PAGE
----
Image-based computational system for guiding ablation treatment of atrial arrhythmias
Project reference: DTP_SIE_03
First supervisor: Oleg Aslanidi
Second supervisor: David Nordsletten
Start date: February 2022 or October 2022
Project summary: Atrial fibrillation (AF) the most common sustained cardiac arrhythmia that affects about 33 million people worldwide. The disease is associated with substantial levels of morbidity and mortality, high risks of developing heart failure and stroke, and therefore extremely high rates of patient hospitalizations. The project will build up on recent advanced in patient MR imaging and image-based modelling of AF, to create a workflow for the identification of the most probable arrhythmogenic locations in the atria of a given patient, and to design a minimally-invasive intervention that efficiently restores the electro-mechanical function.
Project description: The economic burden of AF amounts to about 1% of total healthcare costs in the UK. Even advanced therapies, such as catheter ablation (CA), are highly empirical and have poor long-term outcomes, with about half of AF patients returning for the repeated procedures, which further contributes to the healthcare burden. Moreover, invasive CA therapy often results in extensive damage of atrial tissue, effectively restoring atrial electrical function at the expense of impairing its mechanical function.
We have recently demonstrated that magnetic resonance imaging (MRI) and image-based 3D computational modelling can help: (i) Identify locations of electrical drivers sustaining AF in relation to image-derived atrial fibrosis, and (ii) evaluate atrial mechanical properties due to the presence of fibrosis and AF drivers, and how these change after CA. The current project will advance this research from the stage of mechanistic understanding AF electro-mechanics to the creation of patient-specific approaches for minimally-invasive CA therapy.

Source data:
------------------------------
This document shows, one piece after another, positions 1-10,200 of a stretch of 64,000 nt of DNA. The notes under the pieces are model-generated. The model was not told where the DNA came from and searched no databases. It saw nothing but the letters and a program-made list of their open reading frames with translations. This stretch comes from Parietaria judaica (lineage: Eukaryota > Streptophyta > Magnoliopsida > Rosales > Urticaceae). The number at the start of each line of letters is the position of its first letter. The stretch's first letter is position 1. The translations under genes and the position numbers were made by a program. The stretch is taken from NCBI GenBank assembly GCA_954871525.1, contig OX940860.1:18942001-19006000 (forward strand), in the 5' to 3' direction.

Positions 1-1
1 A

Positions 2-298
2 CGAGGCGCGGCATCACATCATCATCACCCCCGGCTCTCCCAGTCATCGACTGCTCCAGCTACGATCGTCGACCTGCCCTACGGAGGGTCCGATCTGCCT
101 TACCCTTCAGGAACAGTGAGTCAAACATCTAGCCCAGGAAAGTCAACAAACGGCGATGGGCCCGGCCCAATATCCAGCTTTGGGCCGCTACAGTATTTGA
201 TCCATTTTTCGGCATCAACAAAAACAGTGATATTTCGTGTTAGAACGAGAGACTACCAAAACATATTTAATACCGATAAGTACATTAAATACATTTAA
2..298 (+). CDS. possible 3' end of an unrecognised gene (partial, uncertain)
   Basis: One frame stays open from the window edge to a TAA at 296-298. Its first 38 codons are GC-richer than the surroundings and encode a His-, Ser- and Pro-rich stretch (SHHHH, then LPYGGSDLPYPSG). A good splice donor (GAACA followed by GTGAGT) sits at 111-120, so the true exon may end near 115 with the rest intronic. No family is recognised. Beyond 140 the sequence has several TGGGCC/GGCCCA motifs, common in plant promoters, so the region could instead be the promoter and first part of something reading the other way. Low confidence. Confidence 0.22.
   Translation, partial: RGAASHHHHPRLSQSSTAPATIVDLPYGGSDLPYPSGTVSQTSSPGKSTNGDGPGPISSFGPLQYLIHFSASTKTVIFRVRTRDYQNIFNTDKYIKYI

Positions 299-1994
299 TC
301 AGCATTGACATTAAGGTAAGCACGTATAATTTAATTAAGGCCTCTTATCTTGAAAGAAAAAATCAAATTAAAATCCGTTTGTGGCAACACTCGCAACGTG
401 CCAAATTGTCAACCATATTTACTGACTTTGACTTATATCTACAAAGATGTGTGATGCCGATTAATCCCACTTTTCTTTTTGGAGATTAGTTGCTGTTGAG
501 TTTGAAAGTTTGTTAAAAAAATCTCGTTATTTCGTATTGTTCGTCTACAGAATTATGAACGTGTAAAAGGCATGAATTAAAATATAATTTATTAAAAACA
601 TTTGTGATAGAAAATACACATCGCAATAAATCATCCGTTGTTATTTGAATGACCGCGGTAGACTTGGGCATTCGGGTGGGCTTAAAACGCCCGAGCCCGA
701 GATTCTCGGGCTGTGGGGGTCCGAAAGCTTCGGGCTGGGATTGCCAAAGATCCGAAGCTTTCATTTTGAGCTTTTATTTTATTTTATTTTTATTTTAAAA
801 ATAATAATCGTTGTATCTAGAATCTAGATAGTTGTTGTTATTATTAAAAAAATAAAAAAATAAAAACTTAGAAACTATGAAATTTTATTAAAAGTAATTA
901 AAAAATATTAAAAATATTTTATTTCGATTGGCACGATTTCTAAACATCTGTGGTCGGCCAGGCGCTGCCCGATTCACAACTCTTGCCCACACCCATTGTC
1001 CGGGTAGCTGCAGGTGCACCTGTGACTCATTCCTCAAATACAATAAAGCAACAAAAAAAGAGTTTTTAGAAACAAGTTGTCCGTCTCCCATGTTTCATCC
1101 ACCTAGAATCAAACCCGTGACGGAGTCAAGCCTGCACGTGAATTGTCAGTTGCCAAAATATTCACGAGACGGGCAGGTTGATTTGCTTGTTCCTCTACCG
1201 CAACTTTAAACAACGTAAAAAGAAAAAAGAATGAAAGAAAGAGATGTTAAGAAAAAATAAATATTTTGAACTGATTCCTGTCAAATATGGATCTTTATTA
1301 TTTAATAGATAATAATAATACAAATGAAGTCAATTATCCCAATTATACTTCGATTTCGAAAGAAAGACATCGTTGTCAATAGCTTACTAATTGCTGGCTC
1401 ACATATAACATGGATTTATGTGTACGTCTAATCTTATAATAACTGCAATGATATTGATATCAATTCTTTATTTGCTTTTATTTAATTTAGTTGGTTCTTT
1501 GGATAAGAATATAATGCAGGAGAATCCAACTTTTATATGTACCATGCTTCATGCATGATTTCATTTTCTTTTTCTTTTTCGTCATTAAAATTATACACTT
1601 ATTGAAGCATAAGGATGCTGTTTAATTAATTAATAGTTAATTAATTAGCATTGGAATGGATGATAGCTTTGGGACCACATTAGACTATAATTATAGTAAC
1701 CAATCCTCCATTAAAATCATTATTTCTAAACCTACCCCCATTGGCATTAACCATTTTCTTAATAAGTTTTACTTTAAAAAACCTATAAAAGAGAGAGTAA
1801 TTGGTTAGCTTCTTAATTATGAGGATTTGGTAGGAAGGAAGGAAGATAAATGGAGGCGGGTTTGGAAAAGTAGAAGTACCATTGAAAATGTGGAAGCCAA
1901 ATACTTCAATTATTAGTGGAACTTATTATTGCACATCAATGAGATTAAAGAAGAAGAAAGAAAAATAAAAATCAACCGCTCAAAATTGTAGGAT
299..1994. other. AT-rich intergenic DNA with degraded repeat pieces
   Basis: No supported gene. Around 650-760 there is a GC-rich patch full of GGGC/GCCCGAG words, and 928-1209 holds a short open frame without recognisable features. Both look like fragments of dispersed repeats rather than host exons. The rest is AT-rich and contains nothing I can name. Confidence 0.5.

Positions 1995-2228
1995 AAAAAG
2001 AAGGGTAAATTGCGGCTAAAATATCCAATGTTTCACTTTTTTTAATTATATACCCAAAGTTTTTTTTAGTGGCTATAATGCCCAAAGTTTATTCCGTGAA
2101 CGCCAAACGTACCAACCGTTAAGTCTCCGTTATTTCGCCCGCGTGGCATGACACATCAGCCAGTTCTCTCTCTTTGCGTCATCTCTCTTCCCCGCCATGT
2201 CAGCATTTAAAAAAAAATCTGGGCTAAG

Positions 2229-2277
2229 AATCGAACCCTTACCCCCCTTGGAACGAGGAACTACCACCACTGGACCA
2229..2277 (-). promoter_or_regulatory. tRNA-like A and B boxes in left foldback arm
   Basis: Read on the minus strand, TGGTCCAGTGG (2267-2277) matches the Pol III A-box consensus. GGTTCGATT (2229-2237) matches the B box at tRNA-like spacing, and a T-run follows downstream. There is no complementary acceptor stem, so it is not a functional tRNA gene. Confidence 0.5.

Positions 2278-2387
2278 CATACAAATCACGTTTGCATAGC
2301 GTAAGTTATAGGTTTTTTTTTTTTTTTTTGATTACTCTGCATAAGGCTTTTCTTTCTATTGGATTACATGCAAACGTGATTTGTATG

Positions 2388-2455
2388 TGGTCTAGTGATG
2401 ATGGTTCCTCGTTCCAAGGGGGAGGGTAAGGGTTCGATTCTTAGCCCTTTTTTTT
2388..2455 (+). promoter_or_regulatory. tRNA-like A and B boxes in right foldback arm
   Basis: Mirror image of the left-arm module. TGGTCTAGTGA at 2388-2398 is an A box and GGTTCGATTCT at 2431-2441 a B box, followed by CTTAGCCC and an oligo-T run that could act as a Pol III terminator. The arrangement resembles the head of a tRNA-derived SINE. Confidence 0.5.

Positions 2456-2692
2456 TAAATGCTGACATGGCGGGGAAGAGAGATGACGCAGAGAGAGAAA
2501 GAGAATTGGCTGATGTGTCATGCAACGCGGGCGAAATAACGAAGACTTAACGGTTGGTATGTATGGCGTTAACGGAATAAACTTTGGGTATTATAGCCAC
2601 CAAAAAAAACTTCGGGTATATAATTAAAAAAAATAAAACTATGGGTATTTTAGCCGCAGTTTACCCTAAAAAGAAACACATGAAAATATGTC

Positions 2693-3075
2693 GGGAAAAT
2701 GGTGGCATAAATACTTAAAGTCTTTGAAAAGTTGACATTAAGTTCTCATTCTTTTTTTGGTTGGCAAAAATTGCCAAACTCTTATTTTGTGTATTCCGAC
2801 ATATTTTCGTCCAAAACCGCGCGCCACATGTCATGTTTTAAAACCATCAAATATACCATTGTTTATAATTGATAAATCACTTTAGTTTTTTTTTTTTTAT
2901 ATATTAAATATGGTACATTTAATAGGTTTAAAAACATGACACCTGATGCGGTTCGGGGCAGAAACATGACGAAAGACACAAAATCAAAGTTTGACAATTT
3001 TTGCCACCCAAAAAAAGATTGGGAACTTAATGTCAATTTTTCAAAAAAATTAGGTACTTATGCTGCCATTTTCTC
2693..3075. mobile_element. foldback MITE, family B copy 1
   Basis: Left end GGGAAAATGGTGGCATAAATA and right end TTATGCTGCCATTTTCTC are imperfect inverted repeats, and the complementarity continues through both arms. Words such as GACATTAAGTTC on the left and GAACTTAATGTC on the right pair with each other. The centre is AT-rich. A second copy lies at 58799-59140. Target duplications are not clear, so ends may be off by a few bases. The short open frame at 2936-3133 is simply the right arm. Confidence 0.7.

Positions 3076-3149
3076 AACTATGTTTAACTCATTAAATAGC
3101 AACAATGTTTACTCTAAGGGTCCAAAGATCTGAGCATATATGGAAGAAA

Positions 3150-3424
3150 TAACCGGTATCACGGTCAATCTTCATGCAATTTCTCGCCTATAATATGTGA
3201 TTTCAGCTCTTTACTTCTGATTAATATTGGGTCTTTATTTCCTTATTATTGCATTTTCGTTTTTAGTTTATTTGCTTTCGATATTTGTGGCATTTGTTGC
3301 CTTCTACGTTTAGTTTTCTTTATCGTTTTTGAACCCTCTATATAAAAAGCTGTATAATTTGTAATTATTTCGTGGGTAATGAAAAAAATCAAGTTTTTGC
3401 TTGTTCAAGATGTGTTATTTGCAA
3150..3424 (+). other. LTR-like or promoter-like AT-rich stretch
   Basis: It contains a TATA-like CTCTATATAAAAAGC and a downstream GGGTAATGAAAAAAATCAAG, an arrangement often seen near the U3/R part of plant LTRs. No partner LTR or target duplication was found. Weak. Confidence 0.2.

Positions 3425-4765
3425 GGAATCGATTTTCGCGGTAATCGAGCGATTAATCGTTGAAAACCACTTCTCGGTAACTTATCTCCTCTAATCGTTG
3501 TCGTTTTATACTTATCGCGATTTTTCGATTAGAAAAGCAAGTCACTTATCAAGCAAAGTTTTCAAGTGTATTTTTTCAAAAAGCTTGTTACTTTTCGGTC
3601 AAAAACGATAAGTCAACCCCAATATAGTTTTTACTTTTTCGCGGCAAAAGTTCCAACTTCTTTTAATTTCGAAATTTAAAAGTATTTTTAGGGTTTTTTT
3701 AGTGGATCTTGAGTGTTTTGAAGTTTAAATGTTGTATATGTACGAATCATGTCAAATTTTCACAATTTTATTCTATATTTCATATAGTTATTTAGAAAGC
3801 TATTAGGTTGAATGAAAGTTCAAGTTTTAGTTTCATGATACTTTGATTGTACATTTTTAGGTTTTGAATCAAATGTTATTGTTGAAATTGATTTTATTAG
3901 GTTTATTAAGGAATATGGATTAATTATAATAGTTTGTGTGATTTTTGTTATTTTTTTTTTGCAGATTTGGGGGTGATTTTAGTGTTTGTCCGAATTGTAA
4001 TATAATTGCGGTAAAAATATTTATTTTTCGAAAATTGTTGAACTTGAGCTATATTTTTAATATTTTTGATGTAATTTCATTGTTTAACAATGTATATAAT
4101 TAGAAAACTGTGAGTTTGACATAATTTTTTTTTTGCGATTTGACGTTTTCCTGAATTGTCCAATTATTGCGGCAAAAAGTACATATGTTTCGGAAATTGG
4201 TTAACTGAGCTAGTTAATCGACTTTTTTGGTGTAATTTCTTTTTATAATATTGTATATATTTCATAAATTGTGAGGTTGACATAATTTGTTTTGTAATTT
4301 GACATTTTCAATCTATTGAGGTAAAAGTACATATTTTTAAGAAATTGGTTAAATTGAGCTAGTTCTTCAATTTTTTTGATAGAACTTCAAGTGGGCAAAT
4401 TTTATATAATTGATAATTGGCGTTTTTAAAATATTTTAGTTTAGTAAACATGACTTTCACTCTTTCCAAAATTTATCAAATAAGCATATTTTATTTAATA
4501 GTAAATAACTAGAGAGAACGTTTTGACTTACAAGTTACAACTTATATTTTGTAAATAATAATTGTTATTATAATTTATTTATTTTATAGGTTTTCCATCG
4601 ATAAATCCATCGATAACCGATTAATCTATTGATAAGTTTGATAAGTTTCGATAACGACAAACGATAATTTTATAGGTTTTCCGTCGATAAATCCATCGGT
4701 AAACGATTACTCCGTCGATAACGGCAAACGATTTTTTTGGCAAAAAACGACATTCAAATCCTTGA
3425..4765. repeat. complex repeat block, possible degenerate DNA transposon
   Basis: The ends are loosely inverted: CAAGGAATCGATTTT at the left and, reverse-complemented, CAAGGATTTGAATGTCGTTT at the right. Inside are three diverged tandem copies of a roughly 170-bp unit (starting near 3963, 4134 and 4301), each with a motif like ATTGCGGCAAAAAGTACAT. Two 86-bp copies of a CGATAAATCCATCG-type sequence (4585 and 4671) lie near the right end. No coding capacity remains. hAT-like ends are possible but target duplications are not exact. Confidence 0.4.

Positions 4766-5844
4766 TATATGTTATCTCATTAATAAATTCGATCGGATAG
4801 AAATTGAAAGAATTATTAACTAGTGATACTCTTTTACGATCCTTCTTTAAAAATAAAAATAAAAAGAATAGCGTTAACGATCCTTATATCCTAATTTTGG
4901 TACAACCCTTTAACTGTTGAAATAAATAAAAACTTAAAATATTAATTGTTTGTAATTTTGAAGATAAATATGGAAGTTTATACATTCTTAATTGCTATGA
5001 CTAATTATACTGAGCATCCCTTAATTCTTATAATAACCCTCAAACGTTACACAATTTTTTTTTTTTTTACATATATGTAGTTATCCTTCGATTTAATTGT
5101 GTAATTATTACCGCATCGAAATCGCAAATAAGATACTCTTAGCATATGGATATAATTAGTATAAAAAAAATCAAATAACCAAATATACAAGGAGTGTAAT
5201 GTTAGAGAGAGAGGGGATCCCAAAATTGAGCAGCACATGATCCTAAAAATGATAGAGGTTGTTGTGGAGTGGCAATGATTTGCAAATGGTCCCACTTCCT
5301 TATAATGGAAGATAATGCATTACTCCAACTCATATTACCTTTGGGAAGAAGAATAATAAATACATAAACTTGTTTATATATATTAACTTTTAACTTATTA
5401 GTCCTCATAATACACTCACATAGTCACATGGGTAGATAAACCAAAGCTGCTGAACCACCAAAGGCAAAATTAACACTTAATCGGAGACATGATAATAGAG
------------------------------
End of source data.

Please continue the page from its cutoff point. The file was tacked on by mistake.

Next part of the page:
Main objectives of the current project are to:
Simulate patient-specific probability maps for the locations of AF drivers – target maps for CA therapy;
Simulate minimally-invasive CA procedures that terminate AF with minimal damage to atrial mechanical function;
Validate the model predictions using patient electro-anatomical mapping and imaging data and known clinical outcomes;
Train deep learning algorithms on patient-specific MRI datasets and image-derived AF models to optimise the CA procedures;
Develop a CA guidance system that integrates patient MRI data with the the predicted ablation lesion patterns to inform therapy.
We will use MRI data from 100 AF patients. An efficient workflow has been developed in our group to reconstruct 3D atrial geometry and fibrosis distribution from LGE MRI, and to create image-based 3D atrial models. The workflow will be applied to each of 100 cases, and the resulting models will be used to simulate multiple AF scenarios. The most likely special locations of AF drivers across scenarios will be recorded to create a patient-specific CA target map. The targets will be used to simulate optimal CA scenarios for each patient, which aims to minimise the procedure time and the damage to atrial mechanical function. The latter will be facilitated by 3D cardiac mechanics simulations using our CHeart platform. The simulated electrical activations and CA patterns will be validated against electro-anatomical mapping data from the same patients. Advanced deep learning algorithm will then be trained using all the patient imaging and image-based modelling data to provide an efficient tool for predicting patient-specific CA lesions.
The image-based computational workflow will be integrated with commercial systems for therapy guidance developed by our two industry partners, Galgo Medical and Abbott. Galgo’s ADAS software, which will be used as a framework, is fully compatible with Abbott’s EnSite Precision™ system used for cardiac intervention guidance in the clinics worldwide. Hence, novel technology developed in this project will be integrated with this advanced system, enabling its delivery at the point of care for the benefit of clinicians and patients.